A bar association representing German lawyers nationwide is investigating a cyberattack on its office in Brussels.
The German Federal Bar (BRAK) Association discovered the attack on August 2. The group is an umbrella organization overseeing 28 regional bars across Germany and representing about 166,000 lawyers nationally and internationally.
On Monday, the NoEscape ransomware group claimed it attacked the organization after BRAK announced last week that it was investigating a cyberattack. The organization did not respond to requests for an update on the situation, instead referring Recorded Future News to last week’s news release.
— BetterCyber (@_bettercyber_) August 14, 2023
In the statement they said they were working with a forensic firm to investigate the ransomware attack, which was discovered on August 2, on its Brussels office. They have been able to restore access to their email system and plan to contact anyone who had data accessed during the incident.
“The Brussels office… fell victim to a criminal cyberattack, which led to a failure of the IT systems,” they wrote. Once discovered, “all network connections were immediately severed.”
“BRAK is currently working with an external service provider for IT security on a forensic analysis of the IT systems in order to clarify the incident and repair the damage… BRAK reported the incident to the Federal Commissioner for Data Protection and is in contact with the Belgian police, the Berlin State Criminal Police Office and the Cyber Emergency Response Team of the Belgian Center for Cyber Security,” they added.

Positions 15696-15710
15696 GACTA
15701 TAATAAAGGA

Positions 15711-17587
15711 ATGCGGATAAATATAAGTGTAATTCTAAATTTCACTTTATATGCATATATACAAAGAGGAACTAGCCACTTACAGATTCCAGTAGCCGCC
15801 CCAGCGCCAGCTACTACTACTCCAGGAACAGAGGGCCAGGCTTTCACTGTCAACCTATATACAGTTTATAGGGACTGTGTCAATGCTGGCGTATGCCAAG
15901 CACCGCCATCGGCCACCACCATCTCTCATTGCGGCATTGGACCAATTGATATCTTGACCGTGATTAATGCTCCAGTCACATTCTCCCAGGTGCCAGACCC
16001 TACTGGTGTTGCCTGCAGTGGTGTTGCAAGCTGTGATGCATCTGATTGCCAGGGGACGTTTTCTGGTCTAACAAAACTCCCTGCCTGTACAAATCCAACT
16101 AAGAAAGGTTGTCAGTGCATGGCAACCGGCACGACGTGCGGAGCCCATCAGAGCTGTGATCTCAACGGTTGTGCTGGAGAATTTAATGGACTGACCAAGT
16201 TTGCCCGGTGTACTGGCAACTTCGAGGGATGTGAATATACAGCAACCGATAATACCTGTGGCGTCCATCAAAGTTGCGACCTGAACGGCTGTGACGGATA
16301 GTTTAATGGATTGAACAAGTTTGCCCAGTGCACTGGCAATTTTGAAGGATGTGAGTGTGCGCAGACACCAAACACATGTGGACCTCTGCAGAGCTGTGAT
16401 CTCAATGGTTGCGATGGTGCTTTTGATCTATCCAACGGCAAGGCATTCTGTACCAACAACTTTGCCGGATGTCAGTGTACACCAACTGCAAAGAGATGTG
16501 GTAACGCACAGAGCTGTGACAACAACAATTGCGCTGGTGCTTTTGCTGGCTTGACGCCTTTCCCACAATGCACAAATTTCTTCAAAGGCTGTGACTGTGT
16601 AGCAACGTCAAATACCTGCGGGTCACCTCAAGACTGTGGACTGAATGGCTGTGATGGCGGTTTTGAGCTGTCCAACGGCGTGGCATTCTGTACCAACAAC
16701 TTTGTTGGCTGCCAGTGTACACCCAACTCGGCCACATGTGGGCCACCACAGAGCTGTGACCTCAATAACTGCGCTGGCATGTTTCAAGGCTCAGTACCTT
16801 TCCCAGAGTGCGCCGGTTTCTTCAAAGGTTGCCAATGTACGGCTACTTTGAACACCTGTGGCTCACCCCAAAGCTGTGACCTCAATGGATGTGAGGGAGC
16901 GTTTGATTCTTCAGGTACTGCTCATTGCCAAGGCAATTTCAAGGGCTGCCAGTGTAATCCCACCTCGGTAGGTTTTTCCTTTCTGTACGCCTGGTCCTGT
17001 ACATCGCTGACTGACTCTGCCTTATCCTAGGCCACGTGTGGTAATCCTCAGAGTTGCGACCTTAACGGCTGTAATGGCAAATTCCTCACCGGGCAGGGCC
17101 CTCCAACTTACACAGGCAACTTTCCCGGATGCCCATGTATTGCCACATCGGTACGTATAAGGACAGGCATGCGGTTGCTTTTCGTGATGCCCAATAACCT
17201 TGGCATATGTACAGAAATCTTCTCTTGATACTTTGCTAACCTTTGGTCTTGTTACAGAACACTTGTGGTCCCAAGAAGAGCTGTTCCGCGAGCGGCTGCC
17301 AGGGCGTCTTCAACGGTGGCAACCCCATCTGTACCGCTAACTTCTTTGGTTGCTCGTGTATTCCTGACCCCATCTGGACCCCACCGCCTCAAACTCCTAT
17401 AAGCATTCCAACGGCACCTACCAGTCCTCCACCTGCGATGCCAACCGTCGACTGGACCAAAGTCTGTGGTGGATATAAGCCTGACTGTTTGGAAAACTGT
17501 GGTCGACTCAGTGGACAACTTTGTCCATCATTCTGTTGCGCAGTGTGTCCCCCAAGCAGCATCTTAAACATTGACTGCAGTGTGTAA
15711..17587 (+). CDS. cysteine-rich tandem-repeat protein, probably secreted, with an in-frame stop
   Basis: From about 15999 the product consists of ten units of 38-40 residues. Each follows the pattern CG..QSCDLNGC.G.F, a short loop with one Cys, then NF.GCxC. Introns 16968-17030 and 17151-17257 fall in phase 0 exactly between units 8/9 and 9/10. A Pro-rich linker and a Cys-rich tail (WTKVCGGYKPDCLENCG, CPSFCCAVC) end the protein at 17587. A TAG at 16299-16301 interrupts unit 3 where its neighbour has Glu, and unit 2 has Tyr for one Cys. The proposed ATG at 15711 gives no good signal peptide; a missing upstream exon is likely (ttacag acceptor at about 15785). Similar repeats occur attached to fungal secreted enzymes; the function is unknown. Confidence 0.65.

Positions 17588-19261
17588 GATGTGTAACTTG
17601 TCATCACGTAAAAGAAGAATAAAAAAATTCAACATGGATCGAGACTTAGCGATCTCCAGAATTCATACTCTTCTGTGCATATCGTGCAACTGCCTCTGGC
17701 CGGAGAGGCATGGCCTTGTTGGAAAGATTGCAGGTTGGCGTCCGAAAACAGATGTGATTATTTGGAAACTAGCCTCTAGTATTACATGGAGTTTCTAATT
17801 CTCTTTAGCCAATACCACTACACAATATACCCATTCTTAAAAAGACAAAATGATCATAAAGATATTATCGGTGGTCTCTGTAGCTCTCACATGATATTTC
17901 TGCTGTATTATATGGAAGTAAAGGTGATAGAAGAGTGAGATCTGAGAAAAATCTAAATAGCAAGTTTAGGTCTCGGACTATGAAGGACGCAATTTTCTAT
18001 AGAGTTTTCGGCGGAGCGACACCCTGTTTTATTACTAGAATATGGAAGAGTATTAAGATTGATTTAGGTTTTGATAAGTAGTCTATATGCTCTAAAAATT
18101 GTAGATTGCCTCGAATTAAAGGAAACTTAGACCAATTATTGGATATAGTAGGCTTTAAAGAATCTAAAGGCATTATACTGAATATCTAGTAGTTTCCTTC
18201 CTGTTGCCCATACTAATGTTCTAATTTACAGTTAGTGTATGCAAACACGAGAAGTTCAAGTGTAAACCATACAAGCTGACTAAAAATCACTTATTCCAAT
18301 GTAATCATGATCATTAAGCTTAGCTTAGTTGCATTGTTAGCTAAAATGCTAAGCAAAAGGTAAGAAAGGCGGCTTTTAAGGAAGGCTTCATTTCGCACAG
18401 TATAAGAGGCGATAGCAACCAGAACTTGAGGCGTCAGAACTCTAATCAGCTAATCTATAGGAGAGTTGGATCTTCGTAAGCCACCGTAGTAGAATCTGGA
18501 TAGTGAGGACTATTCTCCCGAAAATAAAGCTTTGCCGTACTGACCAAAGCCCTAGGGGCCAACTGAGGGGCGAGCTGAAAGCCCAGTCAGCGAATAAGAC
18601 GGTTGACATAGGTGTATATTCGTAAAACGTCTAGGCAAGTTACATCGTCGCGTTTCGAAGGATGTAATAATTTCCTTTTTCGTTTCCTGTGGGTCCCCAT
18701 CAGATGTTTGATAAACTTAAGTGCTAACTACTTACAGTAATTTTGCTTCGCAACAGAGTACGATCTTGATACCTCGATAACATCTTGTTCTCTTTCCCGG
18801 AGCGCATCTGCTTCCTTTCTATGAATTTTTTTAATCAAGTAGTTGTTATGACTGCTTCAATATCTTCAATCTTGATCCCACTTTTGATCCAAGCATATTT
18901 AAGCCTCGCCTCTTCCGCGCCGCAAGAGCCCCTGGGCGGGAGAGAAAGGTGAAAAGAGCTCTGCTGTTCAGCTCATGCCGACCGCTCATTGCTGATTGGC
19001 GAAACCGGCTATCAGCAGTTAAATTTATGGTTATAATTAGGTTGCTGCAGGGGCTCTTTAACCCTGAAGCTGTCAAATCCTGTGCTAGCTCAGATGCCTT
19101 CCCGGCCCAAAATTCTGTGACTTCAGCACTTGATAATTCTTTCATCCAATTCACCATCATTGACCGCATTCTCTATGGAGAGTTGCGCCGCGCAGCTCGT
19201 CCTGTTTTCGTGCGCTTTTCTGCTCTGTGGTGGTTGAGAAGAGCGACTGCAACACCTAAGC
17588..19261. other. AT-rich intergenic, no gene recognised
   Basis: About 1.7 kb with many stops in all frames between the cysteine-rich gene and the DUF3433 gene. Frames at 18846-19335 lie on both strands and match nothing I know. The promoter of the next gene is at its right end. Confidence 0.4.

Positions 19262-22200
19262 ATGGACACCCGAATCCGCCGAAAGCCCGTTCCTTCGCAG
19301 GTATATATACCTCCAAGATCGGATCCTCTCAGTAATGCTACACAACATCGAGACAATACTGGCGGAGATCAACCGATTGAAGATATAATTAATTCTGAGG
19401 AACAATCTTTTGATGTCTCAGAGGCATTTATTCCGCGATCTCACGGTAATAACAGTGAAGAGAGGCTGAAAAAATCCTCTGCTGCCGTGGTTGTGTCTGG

The hackers encrypted BRAK’s mail server and exfiltrated 160 gigabytes of data. The organization is still trying to figure out how much information was taken involving communications from people contacting the Brussels office. The organization is operating under the assumption that such information was leaked.
The organization runs a special email service for lawyers but said that mailbox is on a completely separate system.
Officials said the ransomware gang threatened to leak what it stole and were told to contact the cybercriminals for more information.
BRAK warned that people should be wary of any emails referencing or purporting to come from the organization — particularly any requests for bank account informationn.
“The resumption of normal operations is being prepared,” they said.
Recorded Future ransomware expert Allan Liska said previously that NoEscape was first seen in May, when it advertised its services on the cybercriminal forum RAMP. The Record is an independent editorial unit of Recorded Future.
NoEscape’s ransomware is “not based on previous/stolen source code and it is written in C++,” he said.
“Despite being relatively new, they have already hit at least half a dozen victims including a hospital in Belgium, a manufacturing company in the US and another manufacturing company in the Netherlands,” Liska added.
Jonathan Greig is a Breaking News Reporter at Recorded Future News. Jonathan has worked across the globe as a journalist since 2014. Before moving back to New York City, he worked for news outlets in South Africa, Jordan and Cambodia. He previously covered cybersecurity at ZDNet and TechRepublic.